In a retrospective cohort study reported in JACC: CardioOncology, Caitlin F. Bell, MD, of the Division of Cardiovascular Medicine, Stanford University School of Medicine, and colleagues found that persons with a diagnosis of cardiovascular disease (CVD) were more likely to have a subsequent incident cancer diagnosis than persons with no CVD diagnosis.1 Risk was elevated among persons with atherosclerotic CVD.
“…CVD and cancer share several risk factors. Individuals with CVD have an increased risk of developing cancer compared with those without CVD.”— Caitlin F. Bell, MD
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As stated by the investigators: “…CVD and cancer share several risk factors. Although preclinical models show that various types of CVD can accelerate cancer progression, clinical studies have not determined the impact of atherosclerosis on cancer risk.”
The study used claims data from the 2009–2019 IBM MarketScan research databases. A total of 27,195,088 individuals with no cancer diagnosis and a minimum of 36 months of follow-up data were identified. Of these individuals, 5,681,601 had a diagnosis of CVD, and 21,513,487 did not.
Risk of Subsequent Cancer Diagnosis
Individuals with CVD were significantly more likely to receive a subsequent cancer diagnosis than were those without CVD (hazard ratio [HR] =1.13, 95% confidence interval [CI] = 1.12–1.13, P < .001). A greater risk of subsequent cancer was observed among individuals with a diagnosis of atherosclerotic CVD (n = 2,235,574) vs those with no CVD (HR = 1.20, 95% CI = 1.19–1.21, P < .001); a smaller increase in risk was observed for nonatherosclerotic CVD (n = 3,446,027) vs no CVD (HR = 1.08, 95% CI = 1.07–1.08, P < .001). Atherosclerotic CVD was also associated with a greater risk of subsequent cancer vs nonatherosclerotic CVD (HR= 1.11, 95% CI = 1.11–1.12, P < .001).
Atherosclerotic CVD vs No CVD
Diagnosis of atherosclerotic CVD was associated with a significantly increased risk of 15 of 20 evaluated malignancies vs no CVD. These malignancies included lung (HR = 2.76), liver (HR = 2.11), brain (HR = 2.07), “other” hematologic (apart from leukemia and lymphoma; HR = 1.66), neuroendocrine (HR = 1.60), renal (HR = 1.53), pancreas (HR = 1.42), and lymphoma (HR = 1.40), as well as bladder, colon, head and neck, leukemia, rectal, thyroid, and soft-tissue malignancies (HRs = 1.38–1.19). No significantly increased risk was observed for prostate cancer, and significantly reduced risks were observed for melanoma (HR = 0.96), ovarian (HR = 0.85), breast (HR = 0.72), and uterine (HR = 0.64) malignancies.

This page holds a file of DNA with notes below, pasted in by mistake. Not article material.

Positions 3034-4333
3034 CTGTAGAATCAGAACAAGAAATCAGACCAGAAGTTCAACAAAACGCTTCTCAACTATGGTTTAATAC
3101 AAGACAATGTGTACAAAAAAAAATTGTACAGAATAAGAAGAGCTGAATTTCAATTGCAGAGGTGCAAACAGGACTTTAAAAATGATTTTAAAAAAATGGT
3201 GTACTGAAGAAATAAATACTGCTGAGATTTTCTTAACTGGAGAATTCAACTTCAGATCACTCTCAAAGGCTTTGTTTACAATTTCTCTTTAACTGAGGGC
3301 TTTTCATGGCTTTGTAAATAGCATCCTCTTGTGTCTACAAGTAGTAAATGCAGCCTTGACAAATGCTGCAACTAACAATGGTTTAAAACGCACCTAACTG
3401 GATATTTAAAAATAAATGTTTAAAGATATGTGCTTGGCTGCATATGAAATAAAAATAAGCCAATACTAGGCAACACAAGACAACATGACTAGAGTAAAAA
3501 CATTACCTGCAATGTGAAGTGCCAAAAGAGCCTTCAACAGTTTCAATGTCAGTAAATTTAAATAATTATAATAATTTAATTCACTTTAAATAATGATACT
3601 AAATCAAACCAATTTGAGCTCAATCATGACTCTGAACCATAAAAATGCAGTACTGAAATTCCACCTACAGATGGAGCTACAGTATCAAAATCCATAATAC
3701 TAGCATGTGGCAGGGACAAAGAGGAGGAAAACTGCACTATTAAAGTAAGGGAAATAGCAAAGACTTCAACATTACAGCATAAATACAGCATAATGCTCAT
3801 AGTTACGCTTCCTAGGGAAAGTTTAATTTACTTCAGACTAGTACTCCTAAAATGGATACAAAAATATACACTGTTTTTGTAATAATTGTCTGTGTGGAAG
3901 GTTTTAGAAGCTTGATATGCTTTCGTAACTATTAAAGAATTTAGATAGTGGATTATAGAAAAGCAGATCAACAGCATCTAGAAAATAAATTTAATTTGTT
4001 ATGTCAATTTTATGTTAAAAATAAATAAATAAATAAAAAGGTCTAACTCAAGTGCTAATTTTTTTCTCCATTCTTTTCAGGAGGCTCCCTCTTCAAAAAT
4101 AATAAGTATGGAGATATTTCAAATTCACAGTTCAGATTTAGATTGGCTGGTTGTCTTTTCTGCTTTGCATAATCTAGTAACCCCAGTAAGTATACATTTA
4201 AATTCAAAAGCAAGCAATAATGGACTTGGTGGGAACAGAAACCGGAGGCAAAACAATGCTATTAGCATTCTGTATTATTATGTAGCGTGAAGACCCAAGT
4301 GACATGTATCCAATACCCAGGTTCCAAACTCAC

Nonatherosclerotic CVD vs No CVD
Nonatherosclerotic CVD was associated with a significantly increased risk of 15 malignancies vs no CVD. These malignancies included brain (HR = 2.07), liver (HR = 1.75), lung (HR = 1.73), neuroendocrine (HR = 1.50), renal (HR = 1.38), thyroid (HR = 1.32), “other” hematologic (HR = 1.32), and lymphoma (HR = 1.27), as well as pancreas, bladder, head and neck, leukemia, rectal, soft-tissue, and colon malignancies (HRs = 1.26–1.09). No increased risk was observed for ovarian cancer, and significantly reduced risks were observed for melanoma (HR = 0.92), prostate (HR = 0.89), breast (HR = 0.86), and uterine (HR = 0.86) malignancies.
Atherosclerotic vs Nonatherosclerotic CVD
Compared with individuals who were diagnosed with nonatherosclerotic CVD, those who had atherosclerotic CVD had a significantly higher risk of 15 malignancies. These malignancies included lung (HR = 1.60), “other” hematologic (HR = 1.27), colon (HR = 1.23), liver (HR = 1.20), bladder (HR = 1.19), head and neck (HR = 1.15), prostate (HR = 1.13), and pancreas (HR = 1.13), as well as kidney, lymphoma, rectum, leukemia, neuroendocrine, soft-tissue, and melanoma malignancies (HRs = 1.11–1.04). No increased risk was observed for brain malignancies, and significantly reduced risks were observed for thyroid (HR = 0.90), ovarian (HR = 0.88), breast (HR = 0.84), and uterine (HR = 0.75) malignancies.
The investigators concluded: “Individuals with CVD have an increased risk of developing cancer compared with those without CVD. This association may be driven in part by the relationship of atherosclerosis with specific cancer subtypes, which persists after controlling for conventional risk factors.”
DISCLOSURE: The study was supported by the National Institutes of Health and others. For full disclosures of the study authors, visit sciencedirect.com.
1. Bell CF, Lei X, Haas A, et al: Risk of cancer after diagnosis of cardiovascular disease. JACC CardioOncol 5:431-440, 2023.